The hard part was over. I had the 30 pages of answered questions. I had preached the sermon, got the Bible Study ready, and passed the interview. I had taken the necessary classes from seminary and went through every hoop the Methodist Church had set before me, it was finally time to be commissioned. I answered my call in the summer of 2001, and it was finally now in the spring of 2009 that I have become Reverend.
So to say that Monday night May 25, 2009 was a big night in my life is a bit of an understatement. I knew this. I knew that I had family coming in from out of town to attend the commissioning (There was my new nephew Bennett that they came to see as well.) There was the barrage of handshakes and congratulations that were flying my way from an assortment of communities that I had been a part of. I knew this was a big night.
The days leading up to the commissioning were a lot of waiting. We waited to rehearse. We waited to get voted on. We waited to get our picture taken. We waited for the processional hymn to mark our entrance. Finally, 15 of us were there on the floor of worship at annual conference. We sang “Christ for the World We Sing” (an appropriate song for the occasion), were called to worship, heard the scripture read, and heard the word proclaimed by Bishop Linda Lee. She preached about the scripture in John 14, where Jesus says we will do greater things than he did. No pressure, Bishop. Thanks.
Right before we were commissioned, we sang the Doxology. I am becoming a bigger and bigger fan of the doxology. To me the doxology is just a great break where we can praise our Triune God. In the midst of a worship service, the doxology causes us to refocus our attention to praise of God the Father, Son, and Holy Spirit.
Back to the service. There we were sitting waiting anxiously for the Bishop to lay hands on us. They said some words about what it means to be commissioned. Bishop Hayes declared, “Urged on by the love of Christ and strengthened by the Holy Spirit, they come to declare in public their desire to bind themselves to the service of God and to be appointed to share in the ministry of Christ.” How true those words were! While I had been so focused on getting through the process of being commissioned, I had not focused on what was actually happening. My movement from lay to clergy is a declaration on the call of God on my life, and my public covenant with God to serve Him in ministry.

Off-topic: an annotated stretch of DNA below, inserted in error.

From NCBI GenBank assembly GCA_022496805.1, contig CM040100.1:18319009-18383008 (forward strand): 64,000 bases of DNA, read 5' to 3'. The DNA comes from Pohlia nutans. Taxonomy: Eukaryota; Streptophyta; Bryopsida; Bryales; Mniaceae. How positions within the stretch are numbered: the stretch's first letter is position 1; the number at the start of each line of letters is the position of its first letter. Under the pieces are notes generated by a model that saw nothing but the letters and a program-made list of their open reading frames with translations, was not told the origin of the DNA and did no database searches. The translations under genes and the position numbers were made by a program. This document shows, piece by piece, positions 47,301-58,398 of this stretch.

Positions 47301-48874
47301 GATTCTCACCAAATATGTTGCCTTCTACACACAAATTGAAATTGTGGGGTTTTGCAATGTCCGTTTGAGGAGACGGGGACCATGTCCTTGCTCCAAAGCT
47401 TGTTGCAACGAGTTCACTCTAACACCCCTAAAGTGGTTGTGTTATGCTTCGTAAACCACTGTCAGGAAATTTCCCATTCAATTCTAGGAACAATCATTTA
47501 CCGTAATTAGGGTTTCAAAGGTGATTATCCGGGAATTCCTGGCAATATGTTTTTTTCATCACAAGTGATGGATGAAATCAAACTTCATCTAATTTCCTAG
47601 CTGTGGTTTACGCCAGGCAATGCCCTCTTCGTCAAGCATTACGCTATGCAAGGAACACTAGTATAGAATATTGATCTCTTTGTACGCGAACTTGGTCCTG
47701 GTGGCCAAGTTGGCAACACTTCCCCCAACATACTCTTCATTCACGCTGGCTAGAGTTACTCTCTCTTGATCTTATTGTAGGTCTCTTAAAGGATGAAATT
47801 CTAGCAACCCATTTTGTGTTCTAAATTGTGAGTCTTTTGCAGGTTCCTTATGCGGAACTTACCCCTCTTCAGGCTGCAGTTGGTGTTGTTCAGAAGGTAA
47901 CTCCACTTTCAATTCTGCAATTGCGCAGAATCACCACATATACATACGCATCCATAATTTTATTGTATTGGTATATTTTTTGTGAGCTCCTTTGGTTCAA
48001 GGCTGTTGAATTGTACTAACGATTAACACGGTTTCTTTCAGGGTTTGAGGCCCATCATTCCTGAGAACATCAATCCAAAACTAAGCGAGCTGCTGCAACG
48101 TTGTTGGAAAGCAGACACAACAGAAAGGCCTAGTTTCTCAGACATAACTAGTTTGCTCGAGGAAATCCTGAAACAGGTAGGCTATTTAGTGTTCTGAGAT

Next was the “Examination.” Some questions we needed to publically answer. These questions bleed with Orthodox and Orthopraxy. Our answers bled with grace. Most of the questions had this tag with it, “with the help of God.” I would like to add the word, “only.”
Finally, came the actual commissioning. We came up one by one. I was 13 out of 14. It was easy to know what to do. I just did what I have been doing for 20+ years, follow the leader. We were around the altar on the floor at St. Luke’s UMC. One by one, we climbed the few stairs to the center of the chancel area, knelt at the one-person kneeler before the Bishop and received our commissioning.
When it was my turn to come up, I slowly walked up the steps taken in this solemn moments. The folks in the congregation who were a part of my journey of ministry stood up in support of me, as I knelt down before the Bishop. I had heard him say the words 12 times before, and I had read the words many times, but when he said these words, “Pour out your Holy Spirit upon Aaron Christopher Tiger.” It was not just words, but a description of the kingdom reality of the moment. The Holy Spirit was poured out and was a tangible presence in my bones. This was not just a sentimental feeling, but a sensation of the abiding of God in my soul. I did not know what to expect, but come to think of it that is only typical with this untamed God that we serve.
Bishop Hayes continued, “Send Aaron now to proclaim the good news of Jesus Christ, to announce the reign of God, and to equip the church for ministry, in the name of the Father, and of the Son, and of the Holy Spirit.” And the church said, “Amen.”
So, here I am: Rev. Aaron Tiger: a commissioned minister in the name of the Father, Son, and Holy Spirit. Though I live in the already-not yet reality of being a probationary elder and non-appointed one at that, being commissioned did not make me a minister, but it was a public realization of God’s anointing and call in my life. So, I will continue to proclaim the good news of God, to announce the reign of God, and to equip the church for ministry only with the help of God.